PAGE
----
J&J asked Pfizer and Moderna to help investigate blood clot risks, but they refused, the report said
A person walks past a sign that reads “The vaccine is our best shot against COVID-19” on the Upper West Side amid the coronavirus pandemic in New York City on March 30, 2021.
Noam Galai | Getty Images
Johnson & Johnson has privately asked Covid-19 vaccine competitors Pfizer and Moderna to participate in a study examining the potential risk of blood clots. The companies refused, however, the Wall Street Journal reported on Friday, citing people familiar with the matter.
Pfizer and Moderna executives said their vaccines were safe and they didn’t see the need to redouble the efforts of regulators and companies already addressing the rare blood clot problem, the journal report said.
Only AstraZeneca, whose vaccine raised regulatory concerns about blood clots, agreed to join the effort, the Journal said.
CNBC has asked the four companies to comment.
On Tuesday, the Food and Drug Administration and Centers for Disease Control and Prevention advised states to temporarily suspend use of J & J’s vaccine “out of caution” after six women developed a rare but potentially life-threatening bleeding disorder one Dead and one left in critical condition.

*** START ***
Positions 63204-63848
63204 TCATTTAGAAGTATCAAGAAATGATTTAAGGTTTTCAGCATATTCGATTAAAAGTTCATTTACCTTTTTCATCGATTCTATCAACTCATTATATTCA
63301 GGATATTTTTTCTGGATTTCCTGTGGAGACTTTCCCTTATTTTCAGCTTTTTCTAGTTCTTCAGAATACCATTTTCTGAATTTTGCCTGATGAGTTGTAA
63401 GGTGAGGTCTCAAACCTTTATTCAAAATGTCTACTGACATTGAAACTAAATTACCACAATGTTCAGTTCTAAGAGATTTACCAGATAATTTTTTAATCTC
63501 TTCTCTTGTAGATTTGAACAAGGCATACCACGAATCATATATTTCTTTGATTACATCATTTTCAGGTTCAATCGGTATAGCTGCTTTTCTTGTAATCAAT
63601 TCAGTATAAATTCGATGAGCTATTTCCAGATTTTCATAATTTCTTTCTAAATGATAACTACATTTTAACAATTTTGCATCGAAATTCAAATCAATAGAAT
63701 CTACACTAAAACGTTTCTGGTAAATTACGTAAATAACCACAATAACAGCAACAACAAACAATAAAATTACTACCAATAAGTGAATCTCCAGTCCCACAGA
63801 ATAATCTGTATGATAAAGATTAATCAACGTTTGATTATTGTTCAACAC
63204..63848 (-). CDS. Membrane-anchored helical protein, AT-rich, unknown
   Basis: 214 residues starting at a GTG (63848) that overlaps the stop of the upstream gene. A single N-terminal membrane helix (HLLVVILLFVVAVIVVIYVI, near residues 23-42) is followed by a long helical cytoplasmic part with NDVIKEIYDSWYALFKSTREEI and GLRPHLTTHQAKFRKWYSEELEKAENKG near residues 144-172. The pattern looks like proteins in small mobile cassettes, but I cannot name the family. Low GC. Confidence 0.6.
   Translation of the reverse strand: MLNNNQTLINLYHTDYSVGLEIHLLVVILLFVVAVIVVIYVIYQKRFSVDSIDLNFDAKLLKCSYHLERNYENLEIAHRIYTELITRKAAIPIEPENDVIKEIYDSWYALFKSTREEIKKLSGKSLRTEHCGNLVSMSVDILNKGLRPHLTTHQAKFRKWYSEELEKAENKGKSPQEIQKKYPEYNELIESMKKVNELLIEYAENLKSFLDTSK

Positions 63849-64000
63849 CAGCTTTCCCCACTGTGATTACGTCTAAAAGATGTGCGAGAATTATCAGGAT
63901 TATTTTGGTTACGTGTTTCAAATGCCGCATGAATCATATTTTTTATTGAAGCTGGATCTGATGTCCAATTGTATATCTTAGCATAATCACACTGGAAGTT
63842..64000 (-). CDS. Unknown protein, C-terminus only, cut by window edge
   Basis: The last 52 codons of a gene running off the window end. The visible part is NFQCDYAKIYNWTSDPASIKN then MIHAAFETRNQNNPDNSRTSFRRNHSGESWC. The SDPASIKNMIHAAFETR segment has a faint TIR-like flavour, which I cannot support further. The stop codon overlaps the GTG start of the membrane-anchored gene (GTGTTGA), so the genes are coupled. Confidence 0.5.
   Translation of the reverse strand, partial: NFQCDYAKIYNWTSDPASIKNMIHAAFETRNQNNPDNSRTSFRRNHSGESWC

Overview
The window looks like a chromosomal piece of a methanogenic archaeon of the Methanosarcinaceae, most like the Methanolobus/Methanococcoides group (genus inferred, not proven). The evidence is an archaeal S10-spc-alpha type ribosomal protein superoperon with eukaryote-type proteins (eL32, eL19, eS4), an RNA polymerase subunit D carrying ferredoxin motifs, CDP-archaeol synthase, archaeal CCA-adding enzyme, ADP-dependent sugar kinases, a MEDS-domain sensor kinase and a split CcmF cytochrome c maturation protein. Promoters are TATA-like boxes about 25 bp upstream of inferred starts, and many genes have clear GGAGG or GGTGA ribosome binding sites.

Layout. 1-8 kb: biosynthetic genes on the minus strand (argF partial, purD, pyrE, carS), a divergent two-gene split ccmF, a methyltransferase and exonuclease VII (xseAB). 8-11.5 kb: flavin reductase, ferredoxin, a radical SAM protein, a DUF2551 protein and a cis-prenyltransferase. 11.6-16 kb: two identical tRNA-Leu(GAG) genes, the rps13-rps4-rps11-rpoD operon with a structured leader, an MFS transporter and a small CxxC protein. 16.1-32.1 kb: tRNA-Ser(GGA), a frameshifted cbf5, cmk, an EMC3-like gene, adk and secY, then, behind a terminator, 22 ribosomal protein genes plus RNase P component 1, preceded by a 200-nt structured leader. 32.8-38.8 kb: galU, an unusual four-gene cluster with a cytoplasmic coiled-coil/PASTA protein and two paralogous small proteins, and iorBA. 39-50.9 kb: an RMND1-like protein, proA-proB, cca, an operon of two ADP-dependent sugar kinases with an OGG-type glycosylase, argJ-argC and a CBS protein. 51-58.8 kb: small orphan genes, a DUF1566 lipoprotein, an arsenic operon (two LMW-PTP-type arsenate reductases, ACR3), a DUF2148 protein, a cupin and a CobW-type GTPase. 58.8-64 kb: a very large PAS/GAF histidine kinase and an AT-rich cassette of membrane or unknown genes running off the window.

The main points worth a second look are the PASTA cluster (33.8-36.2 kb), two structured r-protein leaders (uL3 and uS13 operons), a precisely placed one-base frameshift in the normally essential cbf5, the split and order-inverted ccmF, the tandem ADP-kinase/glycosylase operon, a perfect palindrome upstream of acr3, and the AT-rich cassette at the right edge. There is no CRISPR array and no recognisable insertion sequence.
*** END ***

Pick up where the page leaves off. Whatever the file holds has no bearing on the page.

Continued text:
The women developed a condition known as cerebral venous sinus thrombosis (CVST) within about two weeks of receiving the shot, US health officials told reporters. CVST is a rare form of stroke that occurs when a blood clot forms in the venous sinuses of the brain. It can eventually leak blood into the brain tissue and cause bleeding.
A CDC panel on Wednesday decided to postpone a decision on J & J’s vaccine use while officials investigate the cases.
Read the full Wall Street Journal report here.